Colorado leads the nation with 41% of the state legislature comprised of women. As the 2012 Colorado legislative session begins, 41 women return to their positions as representatives (24) and senators (17). We can be proud of our leadership on women as elected officials, but there are other indicators that should give rise to real concern for the future: representation on local commissions and councils remains low, the number of women who will return to the legislature next year is uncertain, and U.S. Representative Diana DeGette looks set to stay the only woman in Colorado's congressional delegation.
While our 41% of lawmakers is a national high, it remains a far cry from equal representation, since 50% of the Colorado population is female! And our votes typically are the key to winning races in this state. So let's say we flex a little muscle starting now.
With an amazing group of women in U.S. Senate races nationally, some are calling 2012 the "Year of the Woman." But our efforts need to be broader in scope than just the Senate.
That's why I am calling on all women in Colorado and beyond: 2012 should be the "Year of the Woman," and we should not let this opportunity pass us by. It is not just about the number of women that will be sworn in January 2013, but using 2012 as a catalyzing year in which we continue to shape the system and create sustainable change.
Ensuring that this November at the polls is as positive for women as it can be begins now by taking simple steps and, for those ready, daring jumps into the public arena:
Read and Stay Informed: Seriously. This is one of the easiest and best things you can do. Beyond the traditional media, Twitter, Facebook and local blogs are all tools to keep everyone informed and interactive.
Participate in a Primary or Caucus and Take your Daughter: By getting involved in the race early and getting your daughter involved in the "behind the scenes" work, you are making it easier for you to stay informed about the race and helping her see why we need more women.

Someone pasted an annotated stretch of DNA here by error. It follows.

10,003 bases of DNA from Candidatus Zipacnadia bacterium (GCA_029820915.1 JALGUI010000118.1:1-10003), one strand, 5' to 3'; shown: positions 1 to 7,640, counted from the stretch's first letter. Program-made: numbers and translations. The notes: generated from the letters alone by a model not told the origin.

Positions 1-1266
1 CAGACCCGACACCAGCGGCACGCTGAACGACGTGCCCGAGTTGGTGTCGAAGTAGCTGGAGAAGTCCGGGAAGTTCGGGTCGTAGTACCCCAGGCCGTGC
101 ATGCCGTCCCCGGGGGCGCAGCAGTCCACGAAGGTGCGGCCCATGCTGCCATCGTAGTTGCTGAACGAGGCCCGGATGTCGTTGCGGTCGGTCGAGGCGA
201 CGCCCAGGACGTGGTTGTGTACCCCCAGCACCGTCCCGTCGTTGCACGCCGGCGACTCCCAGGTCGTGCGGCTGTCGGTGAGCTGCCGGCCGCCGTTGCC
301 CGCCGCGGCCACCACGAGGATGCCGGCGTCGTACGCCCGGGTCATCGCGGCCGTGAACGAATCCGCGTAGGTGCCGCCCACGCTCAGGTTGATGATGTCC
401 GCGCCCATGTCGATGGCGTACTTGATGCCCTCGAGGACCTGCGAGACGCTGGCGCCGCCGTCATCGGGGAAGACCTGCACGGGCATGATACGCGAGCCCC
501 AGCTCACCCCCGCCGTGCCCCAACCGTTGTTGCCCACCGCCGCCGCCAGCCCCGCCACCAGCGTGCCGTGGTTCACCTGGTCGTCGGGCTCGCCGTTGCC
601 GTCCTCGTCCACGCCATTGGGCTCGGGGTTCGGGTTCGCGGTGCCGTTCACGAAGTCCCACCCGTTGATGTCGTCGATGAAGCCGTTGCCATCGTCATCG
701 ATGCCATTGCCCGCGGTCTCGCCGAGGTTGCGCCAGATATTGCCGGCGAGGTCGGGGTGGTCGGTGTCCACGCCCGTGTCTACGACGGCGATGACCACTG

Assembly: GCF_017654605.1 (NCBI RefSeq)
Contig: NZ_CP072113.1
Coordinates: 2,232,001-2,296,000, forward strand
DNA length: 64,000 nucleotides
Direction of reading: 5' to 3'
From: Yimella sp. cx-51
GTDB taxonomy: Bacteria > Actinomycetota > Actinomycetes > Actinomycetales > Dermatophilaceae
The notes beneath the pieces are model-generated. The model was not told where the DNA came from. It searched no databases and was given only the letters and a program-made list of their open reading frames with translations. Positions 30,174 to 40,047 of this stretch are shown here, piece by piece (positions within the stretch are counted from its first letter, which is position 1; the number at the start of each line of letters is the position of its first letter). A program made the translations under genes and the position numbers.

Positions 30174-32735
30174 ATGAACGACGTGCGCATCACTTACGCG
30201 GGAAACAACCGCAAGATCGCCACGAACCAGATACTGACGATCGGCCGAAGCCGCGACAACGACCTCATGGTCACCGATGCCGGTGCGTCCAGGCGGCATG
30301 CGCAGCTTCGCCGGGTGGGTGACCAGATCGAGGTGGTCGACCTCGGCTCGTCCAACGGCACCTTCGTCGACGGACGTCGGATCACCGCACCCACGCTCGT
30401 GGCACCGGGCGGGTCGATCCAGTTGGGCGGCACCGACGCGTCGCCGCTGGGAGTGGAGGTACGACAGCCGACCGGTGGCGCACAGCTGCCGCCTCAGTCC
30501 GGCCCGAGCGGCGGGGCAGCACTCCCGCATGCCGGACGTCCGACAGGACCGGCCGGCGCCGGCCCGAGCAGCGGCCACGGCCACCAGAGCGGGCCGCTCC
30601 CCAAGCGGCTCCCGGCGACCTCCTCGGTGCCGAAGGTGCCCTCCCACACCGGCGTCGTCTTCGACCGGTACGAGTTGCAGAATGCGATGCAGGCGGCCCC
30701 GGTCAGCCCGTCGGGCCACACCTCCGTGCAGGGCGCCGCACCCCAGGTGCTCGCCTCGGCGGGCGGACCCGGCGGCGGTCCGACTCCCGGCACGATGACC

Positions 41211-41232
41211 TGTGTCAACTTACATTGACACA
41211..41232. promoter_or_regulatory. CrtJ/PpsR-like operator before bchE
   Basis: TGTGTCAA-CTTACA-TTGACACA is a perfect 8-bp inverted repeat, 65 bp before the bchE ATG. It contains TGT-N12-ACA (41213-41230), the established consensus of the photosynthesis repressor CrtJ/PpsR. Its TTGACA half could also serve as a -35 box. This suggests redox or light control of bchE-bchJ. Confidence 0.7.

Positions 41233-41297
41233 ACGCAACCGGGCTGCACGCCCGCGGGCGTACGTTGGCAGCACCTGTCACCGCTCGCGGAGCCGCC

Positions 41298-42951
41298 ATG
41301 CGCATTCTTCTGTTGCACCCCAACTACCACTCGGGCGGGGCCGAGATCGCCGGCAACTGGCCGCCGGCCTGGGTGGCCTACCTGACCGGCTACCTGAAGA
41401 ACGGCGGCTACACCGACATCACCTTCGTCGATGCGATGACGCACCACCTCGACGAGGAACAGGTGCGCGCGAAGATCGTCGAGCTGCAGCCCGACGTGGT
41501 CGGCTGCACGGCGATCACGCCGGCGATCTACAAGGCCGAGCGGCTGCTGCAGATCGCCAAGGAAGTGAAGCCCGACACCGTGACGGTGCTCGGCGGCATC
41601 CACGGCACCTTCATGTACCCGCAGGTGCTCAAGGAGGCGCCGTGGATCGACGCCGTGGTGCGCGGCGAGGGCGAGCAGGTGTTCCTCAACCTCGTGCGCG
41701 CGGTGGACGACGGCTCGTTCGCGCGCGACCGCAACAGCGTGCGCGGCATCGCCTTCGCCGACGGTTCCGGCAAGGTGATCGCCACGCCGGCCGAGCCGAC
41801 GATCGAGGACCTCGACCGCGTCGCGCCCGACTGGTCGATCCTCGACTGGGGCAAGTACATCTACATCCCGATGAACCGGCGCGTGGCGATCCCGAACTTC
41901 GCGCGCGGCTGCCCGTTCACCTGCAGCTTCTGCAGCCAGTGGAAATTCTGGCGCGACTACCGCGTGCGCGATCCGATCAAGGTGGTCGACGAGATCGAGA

Get Involved in a Campaign: Colorado may be expected to see several contentious issues before the state legislature, but all states in a presidential election year will see a wide-range of policy issues, ballot initiatives, and local referenda. Get involved in something you are passionate about -- even just a few hours phone banking and canvassing can mean all the difference.
Join a Board: Believe it or not, many local boards and commissions often have vacancies year round and they also act as great hubs for political discussions and networking.
Change Culture: If you haven't seen the trailer or read the blogs, there's a growing movement around movies like Miss Representation that ask us to consider how we view women in the media. This weekend, when you consider which movie to rent, pick something with an empowering message.
Empower Another Woman: Women need to help other women to get into positions of leadership and it starts with you. Find a mentor to become empowered or become a mentor to a younger woman.
Tell Another Woman She Should Run: You know that friend of yours who is always griping about politics? Help her see this year that she deserves a spot at the table and that she should run. The White House Project believes that women need to be asked to run for office, so ask a woman in your life to run!
RUN -- It's Not Too Late: It's only January and there is still time to file for candidacy. It is time to throw out all of the excuses and shrug off your hesitations: you have a story to tell, a valuable voice, and a reason to run. Find your team, find your voice, and head to filling office.
Women have had the right to vote in Colorado since 1893 -- 27 years before the 19th Amendment gave them the right to vote in federal elections. And this year, Colorado will celebrate the 100th anniversary of the first female state senator to be elected (only the second in the nation). We have a proud history of women in elected office.
But there are still many goals to be accomplished. Colorado has yet to elect a female to the governor's seat or to the U.S. Senate. On a global level, the U.S. ranks 71st in the number of women elected to office -- behind Greece, Kazakhstan, and Venezuela.
Women still not have found equality in the halls of Congress, at the corporate boardroom table and in our everyday lives. But we can begin to change that in 2012. Eight years from now, we will celebrate the 100th anniversary of women winning the right to vote. My goal for 2020 is to see women represented at every level of leadership from school boards and town councils to the White House. Let's start the movement in Colorado!